C.S. Lewis’s Screwtape Letters depicts a senior devil who is training a junior devil to intercept a man on the verge of becoming a Christian. The young devil is to deter the man from God, or “the Enemy.” The junior devil tries his best to distract his subject, but after a few weeks returns unsuccessful. The frustrated young devil cannot explain what went wrong, but notes that the man did two simple things each day. Every morning he would get up and go for a long walk, thoroughly enjoying the air, the scenery, and all in all, the walk itself. Then every evening, at then end of his day, the man would curl up with a good book, thoroughly delighting in that book, the reading, the time itself. To this, the senior devil notes sharply: “This is where you went horribly wrong! You should have put it into his mind that he had to get up in the morning and take that walk for the sake of exercise. It would have become drudgery to him. And you should have gotten him to read the book so that he could quote it to somebody else. It would have become equally uninspiring. You allowed him to enjoy such pure pleasure that the Enemy’s voice became more audible within those experiences. That is where you went wrong.”
What Lewis calls “pure pleasure” is something that often eludes us. Enjoying the current moment for what it is and for all that it offers is easier said than done—particularly in a world where the making and marketing of “desire” is meant to keep us perpetually un-satisfied. Lewis recognizes both the difficulty and the depth of simple enjoyment, an almost sacred quality which brings us within the reach of God’s voice.
The concluding words of the apostle Paul to the Philippian Church speak of a similar mystery. “Finally, beloved, whatever is true, whatever is honorable, whatever is just, whatever is pure, whatever is pleasing, whatever is commendable, if there is any excellence and if there is anything worthy of praise, think about these things….And the God of peace will be with you.”(1) The Christian imagination is filled with the countercultural hope of a far different desire than the ravenous, unsatisfiable appetite for more. How often do marketers encourage delight as an end in itself? How often do manufacturers claim that we can desire what we already have?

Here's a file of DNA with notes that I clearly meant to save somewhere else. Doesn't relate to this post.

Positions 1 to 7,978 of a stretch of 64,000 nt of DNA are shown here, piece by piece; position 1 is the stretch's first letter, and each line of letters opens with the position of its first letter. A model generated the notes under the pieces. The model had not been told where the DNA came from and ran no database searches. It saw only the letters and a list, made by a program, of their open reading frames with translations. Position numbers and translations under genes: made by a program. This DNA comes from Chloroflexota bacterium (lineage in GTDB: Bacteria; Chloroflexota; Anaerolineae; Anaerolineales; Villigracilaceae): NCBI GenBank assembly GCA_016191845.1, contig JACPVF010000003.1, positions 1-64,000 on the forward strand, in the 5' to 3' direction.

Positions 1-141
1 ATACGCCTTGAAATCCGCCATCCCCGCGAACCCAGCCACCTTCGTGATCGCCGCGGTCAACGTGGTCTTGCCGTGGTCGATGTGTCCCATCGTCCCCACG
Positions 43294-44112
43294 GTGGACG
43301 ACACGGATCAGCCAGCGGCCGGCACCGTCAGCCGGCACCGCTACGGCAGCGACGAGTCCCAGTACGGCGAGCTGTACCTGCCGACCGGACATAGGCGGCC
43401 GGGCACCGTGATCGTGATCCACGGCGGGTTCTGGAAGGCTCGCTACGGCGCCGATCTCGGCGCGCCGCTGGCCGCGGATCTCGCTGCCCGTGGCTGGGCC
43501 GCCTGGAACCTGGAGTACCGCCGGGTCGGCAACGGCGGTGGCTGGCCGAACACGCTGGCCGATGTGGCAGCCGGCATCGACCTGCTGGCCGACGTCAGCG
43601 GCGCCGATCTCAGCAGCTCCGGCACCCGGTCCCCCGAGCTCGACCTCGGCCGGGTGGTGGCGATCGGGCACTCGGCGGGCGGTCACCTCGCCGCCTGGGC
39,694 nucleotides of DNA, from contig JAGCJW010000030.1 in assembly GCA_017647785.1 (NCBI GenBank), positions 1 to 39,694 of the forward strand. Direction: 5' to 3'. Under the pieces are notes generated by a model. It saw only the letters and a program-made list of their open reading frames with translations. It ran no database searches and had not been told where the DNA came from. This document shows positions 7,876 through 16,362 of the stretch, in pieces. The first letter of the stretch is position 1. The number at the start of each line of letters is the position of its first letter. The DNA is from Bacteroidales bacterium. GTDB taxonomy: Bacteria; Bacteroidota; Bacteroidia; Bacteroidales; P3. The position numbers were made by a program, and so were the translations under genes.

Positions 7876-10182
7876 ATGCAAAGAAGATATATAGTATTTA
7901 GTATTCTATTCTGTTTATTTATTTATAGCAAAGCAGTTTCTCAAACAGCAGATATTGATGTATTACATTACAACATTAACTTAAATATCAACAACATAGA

An opening proclamation in many liturgical Christian worship services is that God is the maker of all things, the sheer hope of which calls us to worship. There are times when we are given the mind to truly seize this, where simple enjoyments of truth, of beauty, of excellence whisper of the great mystery that a good God is intimately with us.
Now consider an explanation in stark contrast to the words of Lewis, Paul, and Christian liturgies. “It’s hard for me to enjoy anything because I’m aware how transient things are,” said Woody Allen. “Yes, there are times when you think, ‘My God, life is sweet, it’s nice,’ and thoughts of mortality are in abeyance. You know, watching the Marx Brothers or a Knicks game or listening to great jazz, you get a great feeling of ecstasy… But then it passes, and the dark reality of life starts to creep back in.”(2)
We find in this life undeniable glimpses of sweetness, as Allen describes, glimpses and feelings that tell us there is something wonderful about life itself, something profound, something worth our enjoyment in and of itself. Sometimes these moments come crashing like intoxicating waves over us, other times like good secrets that have crept up on us. But how do you interpret these moments of delight? If life itself is meaningless, quite logically, as Allen concluded, such moments are merely trivial and fleeting interruptions of that dark reality. And sadly, even the sweetest moments then become something like cruel tricks played on us by life itself.
The Christian poses a different means of imagining and participating in the world. Truly, there is much that is bad and seemingly meaningless in the universe; King Solomon called it a meaningless chasing after the wind. Certainly, the world is full of those who point this out as reason for unbelief. But instead, the Christian acknowledges that this is a good world that has gone terribly wrong. It is a good world with palpable memories of what should have been. In this, our moments of wonder are exactly that, moments of wonder, experiences of what was and is and should be, visions of God’s presence among us, rich longings for redemption and what will one day be completely so. This is the startling mystery Christ whispers to us in our delights and voices loudly in our desires of what we already possess and yet desire more: This abundant life of which you have thus far only seen glimpses, will indeed, be fully yours.